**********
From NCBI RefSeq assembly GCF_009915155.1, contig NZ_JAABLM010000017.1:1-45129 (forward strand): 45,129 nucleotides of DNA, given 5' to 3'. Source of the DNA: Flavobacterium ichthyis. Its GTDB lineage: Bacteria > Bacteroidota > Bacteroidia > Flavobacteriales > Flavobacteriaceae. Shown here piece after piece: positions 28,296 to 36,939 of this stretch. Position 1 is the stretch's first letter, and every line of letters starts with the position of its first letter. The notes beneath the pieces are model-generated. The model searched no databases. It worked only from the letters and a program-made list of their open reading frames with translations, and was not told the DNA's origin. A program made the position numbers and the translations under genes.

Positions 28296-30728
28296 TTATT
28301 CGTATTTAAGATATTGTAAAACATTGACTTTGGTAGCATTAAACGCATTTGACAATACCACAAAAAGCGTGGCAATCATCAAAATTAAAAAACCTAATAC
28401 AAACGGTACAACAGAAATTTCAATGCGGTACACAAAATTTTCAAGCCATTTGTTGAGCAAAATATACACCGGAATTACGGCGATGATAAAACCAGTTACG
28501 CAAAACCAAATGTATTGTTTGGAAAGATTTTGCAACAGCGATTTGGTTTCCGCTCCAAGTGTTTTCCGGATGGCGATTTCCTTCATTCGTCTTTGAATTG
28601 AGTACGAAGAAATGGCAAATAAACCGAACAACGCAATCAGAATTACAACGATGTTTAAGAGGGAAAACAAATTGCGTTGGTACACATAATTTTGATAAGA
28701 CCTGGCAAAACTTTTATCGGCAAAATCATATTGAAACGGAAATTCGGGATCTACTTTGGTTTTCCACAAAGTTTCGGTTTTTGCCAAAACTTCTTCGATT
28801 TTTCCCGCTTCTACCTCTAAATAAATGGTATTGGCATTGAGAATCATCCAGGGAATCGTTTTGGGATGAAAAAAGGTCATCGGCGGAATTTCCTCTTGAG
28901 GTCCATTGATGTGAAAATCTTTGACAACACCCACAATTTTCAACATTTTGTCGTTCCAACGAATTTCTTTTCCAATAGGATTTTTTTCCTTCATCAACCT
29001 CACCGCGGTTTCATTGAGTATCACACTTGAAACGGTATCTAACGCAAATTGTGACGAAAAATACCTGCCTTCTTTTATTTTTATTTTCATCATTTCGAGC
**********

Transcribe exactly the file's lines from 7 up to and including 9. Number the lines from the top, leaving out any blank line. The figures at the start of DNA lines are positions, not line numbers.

28601 AGTACGAAGAAATGGCAAATAAACCGAACAACGCAATCAGAATTACAACGATGTTTAAGAGGGAAAACAAATTGCGTTGGTACACATAATTTTGATAAGA
28701 CCTGGCAAAACTTTTATCGGCAAAATCATATTGAAACGGAAATTCGGGATCTACTTTGGTTTTCCACAAAGTTTCGGTTTTTGCCAAAACTTCTTCGATT
28801 TTTCCCGCTTCTACCTCTAAATAAATGGTATTGGCATTGAGAATCATCCAGGGAATCGTTTTGGGATGAAAAAAGGTCATCGGCGGAATTTCCTCTTGAG